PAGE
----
Alberta 2017 – not quite the year we hoped for

Alberta’s exit from the recession has been slow and lumpy.  A bit of movement forward and then a slide backward now and then.  The return to growth has not been led by strong resource sector growth. Low oil prices overall, particularly low bitumen prices along with weak natural gas prices, has made wages, jobs and investment in energy under perform.  An average crop year and modest demand for forest products have kept other resource sectors stable.

Government policies on carbon, minimum wages, the pipeline fight, workers compensation and increasing public debt has led to deepening concern in the private sector.  For workers, public wage freezes, declining wages in the energy sector and stubbornly high unemployment (7.6% in Calgary) and slowing construction activity, make 2017 pretty forgettable.

But there are more positive economic signals too.  Net outmigration to the rest of Canada has slowed and finally reversed.  The province’s population grew by over 1%, about the Canadian average.  Retail sales were up almost 5% and wholesale trade increased about 10% year over year.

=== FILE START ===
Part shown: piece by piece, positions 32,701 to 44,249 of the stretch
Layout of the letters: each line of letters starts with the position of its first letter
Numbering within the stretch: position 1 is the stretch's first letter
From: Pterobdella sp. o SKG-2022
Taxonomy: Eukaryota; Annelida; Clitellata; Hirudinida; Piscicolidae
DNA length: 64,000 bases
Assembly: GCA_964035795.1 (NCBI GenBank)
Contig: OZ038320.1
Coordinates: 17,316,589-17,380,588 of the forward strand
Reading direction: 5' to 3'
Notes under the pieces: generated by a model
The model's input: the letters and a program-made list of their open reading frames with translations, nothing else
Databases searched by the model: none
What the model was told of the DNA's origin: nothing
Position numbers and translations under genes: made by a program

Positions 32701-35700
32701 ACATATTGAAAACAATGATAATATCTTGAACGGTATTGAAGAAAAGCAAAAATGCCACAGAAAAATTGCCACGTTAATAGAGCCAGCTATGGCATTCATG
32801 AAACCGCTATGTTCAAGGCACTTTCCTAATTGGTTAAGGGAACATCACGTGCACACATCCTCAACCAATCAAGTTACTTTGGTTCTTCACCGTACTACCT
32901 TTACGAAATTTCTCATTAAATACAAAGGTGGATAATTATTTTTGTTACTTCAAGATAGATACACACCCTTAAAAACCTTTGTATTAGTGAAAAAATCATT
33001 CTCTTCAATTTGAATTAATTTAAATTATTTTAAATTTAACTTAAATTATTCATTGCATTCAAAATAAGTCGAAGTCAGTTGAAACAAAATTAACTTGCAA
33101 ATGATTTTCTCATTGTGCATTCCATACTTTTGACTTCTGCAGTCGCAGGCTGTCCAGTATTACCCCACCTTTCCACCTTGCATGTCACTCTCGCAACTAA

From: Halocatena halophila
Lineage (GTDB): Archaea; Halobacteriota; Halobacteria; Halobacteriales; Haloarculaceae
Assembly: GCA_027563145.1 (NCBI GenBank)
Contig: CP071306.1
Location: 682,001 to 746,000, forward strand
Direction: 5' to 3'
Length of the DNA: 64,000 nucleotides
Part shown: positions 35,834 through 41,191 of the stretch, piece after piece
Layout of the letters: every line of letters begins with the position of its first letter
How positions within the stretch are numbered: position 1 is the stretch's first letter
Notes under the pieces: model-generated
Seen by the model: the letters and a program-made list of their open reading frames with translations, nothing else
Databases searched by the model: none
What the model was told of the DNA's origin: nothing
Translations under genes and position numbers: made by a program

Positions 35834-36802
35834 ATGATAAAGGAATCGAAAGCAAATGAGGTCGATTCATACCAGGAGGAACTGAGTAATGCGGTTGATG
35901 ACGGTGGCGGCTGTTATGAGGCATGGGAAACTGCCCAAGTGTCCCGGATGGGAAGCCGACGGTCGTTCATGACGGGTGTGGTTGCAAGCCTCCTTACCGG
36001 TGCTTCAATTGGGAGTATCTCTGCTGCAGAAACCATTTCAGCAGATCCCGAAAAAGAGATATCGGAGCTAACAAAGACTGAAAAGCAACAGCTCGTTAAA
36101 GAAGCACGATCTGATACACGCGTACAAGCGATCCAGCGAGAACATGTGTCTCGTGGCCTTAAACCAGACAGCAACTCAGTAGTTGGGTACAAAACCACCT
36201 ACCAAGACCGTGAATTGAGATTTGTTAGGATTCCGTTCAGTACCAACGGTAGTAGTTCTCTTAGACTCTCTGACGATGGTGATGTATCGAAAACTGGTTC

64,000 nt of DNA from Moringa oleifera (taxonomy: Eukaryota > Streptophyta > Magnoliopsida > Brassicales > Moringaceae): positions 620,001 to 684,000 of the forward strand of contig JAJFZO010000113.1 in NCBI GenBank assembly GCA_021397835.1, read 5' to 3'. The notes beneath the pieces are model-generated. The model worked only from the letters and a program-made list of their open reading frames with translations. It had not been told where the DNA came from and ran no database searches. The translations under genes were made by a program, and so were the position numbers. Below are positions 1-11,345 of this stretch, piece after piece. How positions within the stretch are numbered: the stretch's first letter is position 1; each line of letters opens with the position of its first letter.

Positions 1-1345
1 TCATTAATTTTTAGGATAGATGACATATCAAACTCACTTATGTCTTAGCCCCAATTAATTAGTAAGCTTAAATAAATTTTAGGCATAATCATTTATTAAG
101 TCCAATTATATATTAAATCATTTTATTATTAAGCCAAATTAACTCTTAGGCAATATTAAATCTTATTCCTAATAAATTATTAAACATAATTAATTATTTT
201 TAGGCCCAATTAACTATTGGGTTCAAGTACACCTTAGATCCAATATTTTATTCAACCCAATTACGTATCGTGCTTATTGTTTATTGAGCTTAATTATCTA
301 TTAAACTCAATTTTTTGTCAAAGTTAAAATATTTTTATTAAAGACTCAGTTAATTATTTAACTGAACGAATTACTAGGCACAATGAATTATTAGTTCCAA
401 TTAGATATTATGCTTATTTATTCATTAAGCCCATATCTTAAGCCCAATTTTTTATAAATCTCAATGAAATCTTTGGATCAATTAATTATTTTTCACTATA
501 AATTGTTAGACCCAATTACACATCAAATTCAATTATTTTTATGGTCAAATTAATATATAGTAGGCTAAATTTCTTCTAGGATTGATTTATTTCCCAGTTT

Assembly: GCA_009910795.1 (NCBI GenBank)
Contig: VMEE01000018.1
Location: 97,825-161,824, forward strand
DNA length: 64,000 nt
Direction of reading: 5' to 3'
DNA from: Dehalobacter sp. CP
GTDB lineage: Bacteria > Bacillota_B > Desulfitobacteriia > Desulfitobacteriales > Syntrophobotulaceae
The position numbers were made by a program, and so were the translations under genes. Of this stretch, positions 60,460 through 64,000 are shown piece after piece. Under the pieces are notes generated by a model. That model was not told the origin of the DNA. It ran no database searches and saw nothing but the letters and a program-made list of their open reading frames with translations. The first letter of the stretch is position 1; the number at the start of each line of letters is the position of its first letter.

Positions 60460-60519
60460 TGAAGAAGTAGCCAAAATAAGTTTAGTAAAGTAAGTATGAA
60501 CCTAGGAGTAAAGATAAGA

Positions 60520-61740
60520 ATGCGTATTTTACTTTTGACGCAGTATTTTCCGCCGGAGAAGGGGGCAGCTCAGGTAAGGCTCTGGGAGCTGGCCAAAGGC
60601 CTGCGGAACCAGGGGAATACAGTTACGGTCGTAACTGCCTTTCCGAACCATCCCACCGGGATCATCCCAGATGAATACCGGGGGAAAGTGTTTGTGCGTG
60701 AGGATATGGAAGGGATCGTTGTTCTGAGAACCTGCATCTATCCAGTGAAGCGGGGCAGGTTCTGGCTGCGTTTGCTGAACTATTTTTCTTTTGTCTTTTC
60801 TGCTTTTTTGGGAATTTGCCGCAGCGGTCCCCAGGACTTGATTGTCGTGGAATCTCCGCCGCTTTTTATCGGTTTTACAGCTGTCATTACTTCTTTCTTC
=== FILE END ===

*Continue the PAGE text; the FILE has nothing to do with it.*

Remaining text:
Manufacturing shipments were up 11%. This fall drilling rigs counts were up too; with almost 50% of drilling rigs active. Job growth in manufacturing has been solid, 18,000 new jobs. The resource sectors added 12,000 jobs but are still about 20,000 below the peak of 2014.

Some economists see a different recovery this time, not one driven purely by the energy sector.  There is speculation that the energy batch will not recover quickly, and job growth will be constrained.

The future will be different than past economic recoveries. Below are a couple of graphs that show us what job growth in the energy patch might look like.

Oilsands Production and Jobs
Resource Jobs in Alberta